In this study, we have investigated the mechanisms of IDO-dependent inhibition of PBL proliferation. For this purpose we have set up a new protocol for IDO purification. Our approach allows the same recovery, but is both easier and faster than the ones described previously (7
Afterward, we tested the capacity of purified IDO to inhibit PBL proliferation in in vitro models. We have used PHA as mitogen, instead of anti-CD3 (6
), to avoid any possible interference via Fc receptors, that are highly expressed on macrophage surface (15
). The other model we used was based on alloreactive T cell lines. The two models gave equivalent results, but for brevity only results with PHA-activated PBLs are shown here.
In detail, we found that purified IDO at a concentration of 4,000 U/ml was able to reduce proliferation of PBLs to the half, when administered at the beginning of the test. However, because of the short half-life of the enzyme at 37°C in culture medium (unpublished data and reference 16
), purified IDO was more effective when administered repeatedly than in a single dose. Better results were obtained by coincubating the enzyme with methylene blue and l
-ascorbic acid: these cofactors optimize the efficiency of the enzyme, possibly by increasing production of O2−
). It is possible that cofactors exist in macrophage cytosol that perform the same function of the two above mentioned substances. We got a confirmation that the inhibition of PBL proliferation was due to the enzymatic activity of IDO by demonstrating that 1-methyl-DL-tryptophan, a competitive inhibitor of IDO activity (14
), was able to almost completely prevent the inhibition of proliferation induced by the enzyme.
In agreement with previous studies (6
), indicating that macrophage-dependent inhibition of T cell proliferation was related to a sustained arrest of the cell cycle, we found that also IDO treatment blocks cells in the mid-G1 phase.
These data, taken together, suggest that macrophage-dependent inhibition of PBL proliferation can result from the sole IDO enzymatic activity, and other antiproliferative factors released by macrophages might be not required.
We also found that, among the different subpopulations making up PBLs, only CD4+
T lymphocytes and NK cells were sensitive to IDO, proliferation of B lymphocytes not being affected. This finding, together with previous data indicating that proliferation of fibroblasts and of vascular endothelial cells is not affected by the presence of macrophages (10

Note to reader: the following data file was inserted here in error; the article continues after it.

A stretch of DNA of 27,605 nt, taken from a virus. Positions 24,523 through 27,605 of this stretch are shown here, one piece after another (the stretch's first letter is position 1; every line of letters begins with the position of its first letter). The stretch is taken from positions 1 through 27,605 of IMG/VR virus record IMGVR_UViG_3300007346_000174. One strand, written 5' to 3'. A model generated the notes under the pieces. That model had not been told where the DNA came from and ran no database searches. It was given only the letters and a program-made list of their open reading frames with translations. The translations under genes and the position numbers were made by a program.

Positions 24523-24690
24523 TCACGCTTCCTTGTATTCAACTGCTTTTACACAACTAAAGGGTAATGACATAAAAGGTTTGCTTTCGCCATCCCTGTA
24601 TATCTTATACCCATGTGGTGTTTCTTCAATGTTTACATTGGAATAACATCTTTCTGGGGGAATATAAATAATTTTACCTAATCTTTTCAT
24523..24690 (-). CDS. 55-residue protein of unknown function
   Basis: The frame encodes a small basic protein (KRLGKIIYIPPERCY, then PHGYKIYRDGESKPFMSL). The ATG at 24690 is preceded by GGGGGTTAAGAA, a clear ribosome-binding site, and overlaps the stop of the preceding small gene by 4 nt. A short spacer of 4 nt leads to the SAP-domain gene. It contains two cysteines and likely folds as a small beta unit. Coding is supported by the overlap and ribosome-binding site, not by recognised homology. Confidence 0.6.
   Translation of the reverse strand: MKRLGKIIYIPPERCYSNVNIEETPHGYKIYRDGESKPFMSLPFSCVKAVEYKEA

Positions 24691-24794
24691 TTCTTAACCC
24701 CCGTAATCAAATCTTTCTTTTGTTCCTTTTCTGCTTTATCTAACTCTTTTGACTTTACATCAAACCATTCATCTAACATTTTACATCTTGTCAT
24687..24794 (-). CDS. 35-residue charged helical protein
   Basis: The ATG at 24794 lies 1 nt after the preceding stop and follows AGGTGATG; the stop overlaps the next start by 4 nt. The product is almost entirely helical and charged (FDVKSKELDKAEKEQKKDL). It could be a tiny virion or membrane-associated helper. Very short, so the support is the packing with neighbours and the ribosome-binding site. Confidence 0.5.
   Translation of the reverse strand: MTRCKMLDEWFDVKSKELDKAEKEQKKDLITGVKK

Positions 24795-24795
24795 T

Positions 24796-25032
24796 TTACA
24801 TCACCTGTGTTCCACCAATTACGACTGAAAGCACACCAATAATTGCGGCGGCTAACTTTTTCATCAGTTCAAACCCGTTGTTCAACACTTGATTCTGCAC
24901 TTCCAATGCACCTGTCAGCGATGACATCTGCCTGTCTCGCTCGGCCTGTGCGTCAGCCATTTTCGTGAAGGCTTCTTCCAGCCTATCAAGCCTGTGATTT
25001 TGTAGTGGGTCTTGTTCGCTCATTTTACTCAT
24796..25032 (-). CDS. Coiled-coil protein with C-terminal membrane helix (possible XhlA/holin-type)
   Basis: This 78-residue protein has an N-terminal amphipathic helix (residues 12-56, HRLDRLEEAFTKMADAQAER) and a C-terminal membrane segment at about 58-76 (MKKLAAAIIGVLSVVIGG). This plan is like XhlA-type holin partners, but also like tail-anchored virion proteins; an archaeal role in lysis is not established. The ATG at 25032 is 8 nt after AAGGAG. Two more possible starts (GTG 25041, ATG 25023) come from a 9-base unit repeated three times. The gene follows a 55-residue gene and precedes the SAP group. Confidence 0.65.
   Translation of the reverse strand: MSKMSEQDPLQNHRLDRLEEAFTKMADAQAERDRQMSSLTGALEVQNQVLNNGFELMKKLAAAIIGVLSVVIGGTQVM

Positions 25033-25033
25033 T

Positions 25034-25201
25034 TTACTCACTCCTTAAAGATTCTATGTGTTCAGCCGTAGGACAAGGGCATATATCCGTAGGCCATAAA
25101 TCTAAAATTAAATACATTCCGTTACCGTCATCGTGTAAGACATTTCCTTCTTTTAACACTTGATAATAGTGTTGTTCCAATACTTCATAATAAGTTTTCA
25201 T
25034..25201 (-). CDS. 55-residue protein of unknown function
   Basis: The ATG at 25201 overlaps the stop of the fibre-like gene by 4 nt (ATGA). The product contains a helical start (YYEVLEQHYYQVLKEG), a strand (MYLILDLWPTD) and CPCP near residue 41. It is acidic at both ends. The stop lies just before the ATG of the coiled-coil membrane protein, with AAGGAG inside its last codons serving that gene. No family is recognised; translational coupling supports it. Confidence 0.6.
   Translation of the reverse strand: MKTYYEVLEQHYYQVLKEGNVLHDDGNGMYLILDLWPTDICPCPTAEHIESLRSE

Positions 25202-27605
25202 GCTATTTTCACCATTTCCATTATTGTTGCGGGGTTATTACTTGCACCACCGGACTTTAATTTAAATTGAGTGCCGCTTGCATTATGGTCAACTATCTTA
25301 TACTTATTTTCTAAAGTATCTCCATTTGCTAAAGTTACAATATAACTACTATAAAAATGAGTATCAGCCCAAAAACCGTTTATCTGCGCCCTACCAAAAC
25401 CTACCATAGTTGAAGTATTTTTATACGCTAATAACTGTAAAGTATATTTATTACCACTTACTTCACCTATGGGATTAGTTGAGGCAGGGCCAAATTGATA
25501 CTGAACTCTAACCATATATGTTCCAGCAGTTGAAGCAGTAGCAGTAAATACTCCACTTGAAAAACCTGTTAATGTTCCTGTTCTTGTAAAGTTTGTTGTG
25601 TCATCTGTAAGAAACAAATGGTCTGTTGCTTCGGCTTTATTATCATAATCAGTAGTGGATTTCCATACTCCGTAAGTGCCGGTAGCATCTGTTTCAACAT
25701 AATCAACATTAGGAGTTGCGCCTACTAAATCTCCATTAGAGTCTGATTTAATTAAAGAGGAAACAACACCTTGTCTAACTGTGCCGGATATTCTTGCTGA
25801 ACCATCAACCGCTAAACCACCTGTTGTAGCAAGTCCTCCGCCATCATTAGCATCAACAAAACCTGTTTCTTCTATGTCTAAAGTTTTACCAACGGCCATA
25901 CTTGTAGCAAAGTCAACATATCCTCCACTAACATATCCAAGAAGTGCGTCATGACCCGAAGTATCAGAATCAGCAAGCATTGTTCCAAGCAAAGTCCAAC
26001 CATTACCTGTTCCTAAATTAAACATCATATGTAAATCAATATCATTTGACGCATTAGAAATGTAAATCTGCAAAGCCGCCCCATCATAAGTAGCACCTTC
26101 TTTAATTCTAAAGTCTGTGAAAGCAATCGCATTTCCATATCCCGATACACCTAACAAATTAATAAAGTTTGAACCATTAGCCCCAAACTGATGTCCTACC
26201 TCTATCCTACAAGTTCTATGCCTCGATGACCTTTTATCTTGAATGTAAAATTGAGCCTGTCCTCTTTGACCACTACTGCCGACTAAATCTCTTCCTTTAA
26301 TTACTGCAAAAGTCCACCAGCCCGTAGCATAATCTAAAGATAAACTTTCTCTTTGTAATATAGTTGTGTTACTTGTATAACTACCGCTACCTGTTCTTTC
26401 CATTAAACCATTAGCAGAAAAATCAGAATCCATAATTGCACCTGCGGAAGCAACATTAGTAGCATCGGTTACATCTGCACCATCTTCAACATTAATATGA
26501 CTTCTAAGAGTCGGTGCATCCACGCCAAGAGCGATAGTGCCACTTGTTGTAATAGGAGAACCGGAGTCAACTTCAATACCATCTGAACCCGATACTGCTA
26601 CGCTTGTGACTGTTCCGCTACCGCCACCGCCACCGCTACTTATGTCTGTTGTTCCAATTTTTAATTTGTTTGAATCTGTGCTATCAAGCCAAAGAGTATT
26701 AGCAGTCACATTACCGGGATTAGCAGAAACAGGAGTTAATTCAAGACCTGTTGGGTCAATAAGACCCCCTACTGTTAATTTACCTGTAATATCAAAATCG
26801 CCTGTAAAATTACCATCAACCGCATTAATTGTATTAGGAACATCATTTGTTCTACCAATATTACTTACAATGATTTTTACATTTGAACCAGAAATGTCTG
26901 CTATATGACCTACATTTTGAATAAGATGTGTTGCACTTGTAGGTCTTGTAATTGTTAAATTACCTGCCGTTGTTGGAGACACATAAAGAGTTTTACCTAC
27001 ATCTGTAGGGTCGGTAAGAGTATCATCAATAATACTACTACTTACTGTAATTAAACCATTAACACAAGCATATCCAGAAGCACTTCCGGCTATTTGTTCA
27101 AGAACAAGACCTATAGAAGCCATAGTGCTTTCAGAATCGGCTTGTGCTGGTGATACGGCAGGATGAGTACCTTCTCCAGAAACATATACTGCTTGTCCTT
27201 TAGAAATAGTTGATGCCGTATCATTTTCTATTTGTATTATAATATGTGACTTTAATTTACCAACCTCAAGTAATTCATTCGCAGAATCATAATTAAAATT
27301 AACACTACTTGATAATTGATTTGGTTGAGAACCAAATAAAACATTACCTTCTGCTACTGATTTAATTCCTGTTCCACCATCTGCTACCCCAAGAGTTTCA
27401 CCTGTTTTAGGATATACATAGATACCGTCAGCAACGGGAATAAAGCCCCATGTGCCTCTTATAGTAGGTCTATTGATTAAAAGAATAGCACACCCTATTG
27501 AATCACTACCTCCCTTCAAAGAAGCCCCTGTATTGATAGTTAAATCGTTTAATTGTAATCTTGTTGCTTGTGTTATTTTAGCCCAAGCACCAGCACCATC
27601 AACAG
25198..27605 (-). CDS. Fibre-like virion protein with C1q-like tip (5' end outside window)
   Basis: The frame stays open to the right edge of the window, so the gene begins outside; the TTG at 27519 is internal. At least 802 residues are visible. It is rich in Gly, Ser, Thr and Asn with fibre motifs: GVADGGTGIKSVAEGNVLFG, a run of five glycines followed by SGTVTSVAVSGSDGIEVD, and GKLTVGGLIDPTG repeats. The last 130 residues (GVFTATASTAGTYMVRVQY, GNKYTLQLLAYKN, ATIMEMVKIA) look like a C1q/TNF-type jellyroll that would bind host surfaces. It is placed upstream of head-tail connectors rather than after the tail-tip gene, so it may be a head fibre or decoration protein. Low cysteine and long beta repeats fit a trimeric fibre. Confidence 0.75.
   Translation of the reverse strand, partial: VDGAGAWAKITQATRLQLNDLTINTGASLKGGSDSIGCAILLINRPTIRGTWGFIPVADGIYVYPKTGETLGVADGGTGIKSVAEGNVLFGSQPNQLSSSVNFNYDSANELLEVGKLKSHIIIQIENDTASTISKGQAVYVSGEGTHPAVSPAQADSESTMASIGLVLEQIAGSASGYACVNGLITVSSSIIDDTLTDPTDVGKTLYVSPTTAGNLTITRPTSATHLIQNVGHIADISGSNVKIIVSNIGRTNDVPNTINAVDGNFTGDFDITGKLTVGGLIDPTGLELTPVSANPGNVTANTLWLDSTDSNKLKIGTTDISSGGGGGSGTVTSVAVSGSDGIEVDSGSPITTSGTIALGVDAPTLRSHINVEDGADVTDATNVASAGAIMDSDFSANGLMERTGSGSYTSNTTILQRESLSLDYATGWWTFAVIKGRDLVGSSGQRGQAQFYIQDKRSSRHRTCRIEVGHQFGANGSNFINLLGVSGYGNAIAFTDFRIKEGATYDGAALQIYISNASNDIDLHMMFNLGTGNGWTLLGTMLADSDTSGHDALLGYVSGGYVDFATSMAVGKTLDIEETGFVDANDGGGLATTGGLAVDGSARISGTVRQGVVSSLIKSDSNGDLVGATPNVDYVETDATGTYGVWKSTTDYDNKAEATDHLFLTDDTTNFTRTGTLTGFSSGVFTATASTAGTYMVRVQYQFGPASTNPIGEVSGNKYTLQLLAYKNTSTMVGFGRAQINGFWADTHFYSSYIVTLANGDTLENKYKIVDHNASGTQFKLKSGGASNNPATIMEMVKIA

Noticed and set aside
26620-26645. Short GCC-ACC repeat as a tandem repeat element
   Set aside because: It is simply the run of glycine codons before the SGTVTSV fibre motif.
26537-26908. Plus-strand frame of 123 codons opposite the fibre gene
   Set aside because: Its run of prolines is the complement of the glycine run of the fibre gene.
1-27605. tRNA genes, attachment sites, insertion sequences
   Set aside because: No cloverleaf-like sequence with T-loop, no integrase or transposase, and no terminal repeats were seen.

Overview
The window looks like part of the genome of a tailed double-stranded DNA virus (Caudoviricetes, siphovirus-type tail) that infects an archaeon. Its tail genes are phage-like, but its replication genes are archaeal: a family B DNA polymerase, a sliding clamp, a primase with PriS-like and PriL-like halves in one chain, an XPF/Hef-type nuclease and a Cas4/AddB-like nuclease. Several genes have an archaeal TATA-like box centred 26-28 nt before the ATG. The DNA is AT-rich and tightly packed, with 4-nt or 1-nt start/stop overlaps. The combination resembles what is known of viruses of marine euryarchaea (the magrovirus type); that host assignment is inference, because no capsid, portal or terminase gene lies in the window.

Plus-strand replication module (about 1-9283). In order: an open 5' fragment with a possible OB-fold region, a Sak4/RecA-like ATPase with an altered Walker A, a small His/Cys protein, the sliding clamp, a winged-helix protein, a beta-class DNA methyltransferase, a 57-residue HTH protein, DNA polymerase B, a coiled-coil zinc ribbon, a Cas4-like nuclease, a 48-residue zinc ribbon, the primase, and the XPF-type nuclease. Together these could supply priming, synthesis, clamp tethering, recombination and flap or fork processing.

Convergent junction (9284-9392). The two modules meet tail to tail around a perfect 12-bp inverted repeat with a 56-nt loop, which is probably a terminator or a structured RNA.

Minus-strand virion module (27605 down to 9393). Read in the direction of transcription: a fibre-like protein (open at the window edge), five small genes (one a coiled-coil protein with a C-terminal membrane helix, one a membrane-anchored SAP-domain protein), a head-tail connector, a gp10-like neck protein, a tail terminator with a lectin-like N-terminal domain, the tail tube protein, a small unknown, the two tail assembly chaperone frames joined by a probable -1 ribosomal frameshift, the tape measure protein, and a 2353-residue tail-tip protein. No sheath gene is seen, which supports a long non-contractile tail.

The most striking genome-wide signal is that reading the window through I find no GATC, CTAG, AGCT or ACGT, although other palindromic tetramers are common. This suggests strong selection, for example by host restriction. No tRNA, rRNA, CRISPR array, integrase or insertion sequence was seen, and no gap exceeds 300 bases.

), rules out the possibility that IDO might act as a nonspecific inhibitor for proliferating cells.
Instead, inhibition of cell proliferation induced by the tryptophan catabolites resulting from IDO activity is selective, applying to specific leukocyte subpopulations and only to cells undergoing activation. Resting cells are not affected and can subsequently activate normally.
Previous data show that both macrophages (6
) and dendritic cells (17
) can inhibit T cell proliferation via IDO-dependent mechanisms. Our results confirm the immunological role played by the enzyme.
In this regard, it has been hypothesized that IDO expression by APCs helps maintain peripheral tolerance by regulating autoreactive T cells that have escaped intrathymic deletion (6
). It has also been suggested that IDO production by APCs could be part of a mechanism self-limiting immune response (17
). As a matter of fact, IDO expression is induced in APCs by signals, namely IFN-γ and CD40 ligand, produced by T cells undergoing activation. Therefore, IDO might be part of a negative feedback loop.
To gain insights into the mechanisms of IDO-dependent inhibition of T and NK cell proliferation, we analyzed the effects of changes in the concentration of tryptophan and its catabolites in the extracellular microenvironment. We found that in the absence of tryptophan substantial levels of proliferation were retained. It is conceivable that cells could get the tryptophan that is required for proliferation by catabolizing proteins contained in the medium. The slight reduction in cell proliferation that was observed under these conditions could not be related to the lack of tryptophan, since addition of l-tryptophan did not increase proliferation. Instead, we think that part of factors sustaining proliferation, that are normally contained in FCS, were probably lost during the dialysis performed to remove unbound tryptophan.
The three tryptophan-derived catabolites we tested were found to be able, at various degree and under different conditions, to inhibit cell proliferation. In the presence of tryptophan, inhibition of proliferation was observed with l-kynurenine and, to a lesser extent, with picolinic acid; instead, quinolinic acid was ineffective. When the same test was performed in the absence of thryptophan, all the three catabolites were effective, at various degrees, in inducing a dose-dependent inhibition of proliferation. In the case of l-kynurenine and, to a lesser extent, of picolinic acid, inhibition was observed at concentrations below the lowest concentration that was effective in the presence of tryptophan, while in the case of quinolinic acid the inhibitory capacity was acquired de novo.